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Journal Article

Sources and fate of amino sugars in coastal Peruvian sediments


Niggemann,  J.
Department of Biogeochemistry, Max Planck Institute for Marine Microbiology, Max Planck Society;


Schubert,  C. J.
Department of Biogeochemistry, Max Planck Institute for Marine Microbiology, Max Planck Society;

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Niggemann, J., & Schubert, C. J. (2006). Sources and fate of amino sugars in coastal Peruvian sediments. Geochimica et Cosmochimica Acta, 70(9), 2229-2237.

Cite as: https://hdl.handle.net/21.11116/0000-0001-CF65-5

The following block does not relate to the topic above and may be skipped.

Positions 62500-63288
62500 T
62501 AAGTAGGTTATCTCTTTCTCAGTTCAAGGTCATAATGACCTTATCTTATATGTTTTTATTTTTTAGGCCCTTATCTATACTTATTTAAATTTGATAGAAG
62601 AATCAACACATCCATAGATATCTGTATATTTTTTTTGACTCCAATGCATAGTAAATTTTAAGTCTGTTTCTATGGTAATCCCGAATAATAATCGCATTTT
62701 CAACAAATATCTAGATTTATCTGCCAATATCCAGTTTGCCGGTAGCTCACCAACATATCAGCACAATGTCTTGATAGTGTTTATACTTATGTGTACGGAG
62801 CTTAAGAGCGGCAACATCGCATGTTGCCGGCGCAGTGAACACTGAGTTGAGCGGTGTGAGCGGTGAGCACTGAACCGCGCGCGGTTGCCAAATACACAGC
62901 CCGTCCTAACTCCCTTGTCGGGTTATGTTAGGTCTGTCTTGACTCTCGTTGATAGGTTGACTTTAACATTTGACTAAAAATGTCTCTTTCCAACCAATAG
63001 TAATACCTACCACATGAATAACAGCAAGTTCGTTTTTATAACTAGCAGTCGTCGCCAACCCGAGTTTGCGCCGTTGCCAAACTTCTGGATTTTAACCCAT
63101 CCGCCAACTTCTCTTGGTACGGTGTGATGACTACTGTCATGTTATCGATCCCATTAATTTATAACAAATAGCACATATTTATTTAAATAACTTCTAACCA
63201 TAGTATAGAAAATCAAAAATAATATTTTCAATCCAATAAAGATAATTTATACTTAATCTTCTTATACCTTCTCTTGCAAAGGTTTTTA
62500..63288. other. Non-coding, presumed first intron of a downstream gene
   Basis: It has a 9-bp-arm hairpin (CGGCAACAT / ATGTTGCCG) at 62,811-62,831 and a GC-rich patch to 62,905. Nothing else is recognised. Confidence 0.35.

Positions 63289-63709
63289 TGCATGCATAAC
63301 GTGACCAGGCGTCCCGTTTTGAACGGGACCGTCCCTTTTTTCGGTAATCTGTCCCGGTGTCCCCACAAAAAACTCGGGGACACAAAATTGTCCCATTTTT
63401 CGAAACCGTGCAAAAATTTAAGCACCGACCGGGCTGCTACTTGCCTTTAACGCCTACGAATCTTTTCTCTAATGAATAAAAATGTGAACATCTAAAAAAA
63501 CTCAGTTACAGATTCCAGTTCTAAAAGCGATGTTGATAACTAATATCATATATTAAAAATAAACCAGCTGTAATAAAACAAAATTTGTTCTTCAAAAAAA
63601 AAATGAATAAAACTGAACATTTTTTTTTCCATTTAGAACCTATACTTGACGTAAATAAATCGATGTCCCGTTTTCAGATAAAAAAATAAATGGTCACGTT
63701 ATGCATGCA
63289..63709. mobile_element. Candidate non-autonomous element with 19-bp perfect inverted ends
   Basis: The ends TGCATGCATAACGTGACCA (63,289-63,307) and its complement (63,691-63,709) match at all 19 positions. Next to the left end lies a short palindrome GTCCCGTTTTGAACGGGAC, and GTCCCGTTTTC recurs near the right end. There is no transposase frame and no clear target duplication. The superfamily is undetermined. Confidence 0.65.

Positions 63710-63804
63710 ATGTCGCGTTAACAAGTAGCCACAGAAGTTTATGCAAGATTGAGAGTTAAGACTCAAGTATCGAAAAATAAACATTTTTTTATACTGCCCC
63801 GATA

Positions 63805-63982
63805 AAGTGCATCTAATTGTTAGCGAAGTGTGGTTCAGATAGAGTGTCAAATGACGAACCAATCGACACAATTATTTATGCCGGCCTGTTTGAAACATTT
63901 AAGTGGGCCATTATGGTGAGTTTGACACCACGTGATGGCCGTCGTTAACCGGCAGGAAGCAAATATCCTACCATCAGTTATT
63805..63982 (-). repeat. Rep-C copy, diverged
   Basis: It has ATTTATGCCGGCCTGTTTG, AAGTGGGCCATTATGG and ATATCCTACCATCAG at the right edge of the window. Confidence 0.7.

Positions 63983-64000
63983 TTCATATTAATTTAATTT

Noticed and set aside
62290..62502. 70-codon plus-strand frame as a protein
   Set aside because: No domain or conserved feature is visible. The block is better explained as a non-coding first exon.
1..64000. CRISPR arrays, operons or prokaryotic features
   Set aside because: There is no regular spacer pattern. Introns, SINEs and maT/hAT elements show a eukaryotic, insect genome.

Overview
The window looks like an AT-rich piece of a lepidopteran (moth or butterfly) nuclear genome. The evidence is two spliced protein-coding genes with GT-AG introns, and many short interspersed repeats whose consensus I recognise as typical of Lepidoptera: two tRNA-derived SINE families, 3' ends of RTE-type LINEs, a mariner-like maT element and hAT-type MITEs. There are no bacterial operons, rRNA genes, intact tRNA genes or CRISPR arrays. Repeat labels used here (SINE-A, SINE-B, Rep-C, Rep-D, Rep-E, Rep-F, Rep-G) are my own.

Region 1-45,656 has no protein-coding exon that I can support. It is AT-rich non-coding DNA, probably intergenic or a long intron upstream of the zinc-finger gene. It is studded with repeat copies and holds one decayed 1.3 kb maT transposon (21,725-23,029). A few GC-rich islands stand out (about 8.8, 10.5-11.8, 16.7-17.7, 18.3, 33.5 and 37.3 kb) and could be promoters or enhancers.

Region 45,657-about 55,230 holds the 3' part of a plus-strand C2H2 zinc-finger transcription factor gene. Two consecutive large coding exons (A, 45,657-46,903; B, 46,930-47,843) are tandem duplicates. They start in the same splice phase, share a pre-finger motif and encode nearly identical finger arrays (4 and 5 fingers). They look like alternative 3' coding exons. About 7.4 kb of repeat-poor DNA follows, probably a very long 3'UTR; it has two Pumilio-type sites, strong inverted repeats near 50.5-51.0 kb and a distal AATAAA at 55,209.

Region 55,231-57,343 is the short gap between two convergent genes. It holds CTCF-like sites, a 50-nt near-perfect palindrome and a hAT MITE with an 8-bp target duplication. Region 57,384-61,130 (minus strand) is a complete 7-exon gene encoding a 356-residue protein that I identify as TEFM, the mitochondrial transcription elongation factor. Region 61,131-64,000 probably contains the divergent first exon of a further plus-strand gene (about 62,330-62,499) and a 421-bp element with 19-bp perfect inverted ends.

Amino sugars are involved in the marine carbon and nitrogen cycles and comprise a geochemically significant fraction of marine organic material (OM). However, information on abundance and distribution of these compounds in marine sediments is scarce. Three sediment cores (<50 cm) from the coastal region off Peru were investigated for concentrations of glucosamine (GlcN), galactosamine (GalN), mannosamine (ManN), and muramic acid (Mur). The sum of the four amino sugars accounted for 1.0–2.4% of organic carbon and 1.9–3.8% of nitrogen in the sediments. At the shallowest (102 m) and the deepest site (1278 m), carbon-normalized concentrations decreased down-core, suggesting preferential degradation of amino sugars compared to bulk sedimentary OM. At the site from the center of the oxygen minimum zone (238 m), amino sugar concentrations were high throughout the core, pointing to enhanced preservation of amino sugars under anoxic conditions. GlcN (44–56 mol%) and GalN (33–42 mol%) were the dominant amino sugars in all investigated samples, while ManN (6–14 mol%) and Mur (1–4 mol%) were significantly less abundant. Mur was predominantly associated with cell wall remains rather than with living bacteria, since bacterial abundances estimated based on Mur concentrations were up to 500 times higher than cell counts reported for sediments from this area. GlcN/GalN-ratios (1.1–1.7) indicated that chitin, a polymer of GlcN, was not a major contributor to the amino sugar pool of the investigated sediments. Furthermore, GlcN/Mur-ratios (13–68) are inconsistent with a predominant contribution of intact peptidoglycan, which exhibits a 1:1-ratio. The present study includes a compilation of previously published information on distribution and abundance of amino sugars in the marine environment. Both concentrations and ratios observed in the Peruvian sediments fall in the range of values reported for OM in water column and sediments from different oceanic regions and water depths. Although specific sources for the majority of sedimentary amino sugars remain unidentified, there are indications for a major prokaryotic origin. As suggested in previous studies, the uniform amino sugar compositions of altered marine OM and particularly the close association of GlcN and GalN, which is similar to the ratio observed in living bacteria, are consistent with a transformation of planktonic into bacterial OM.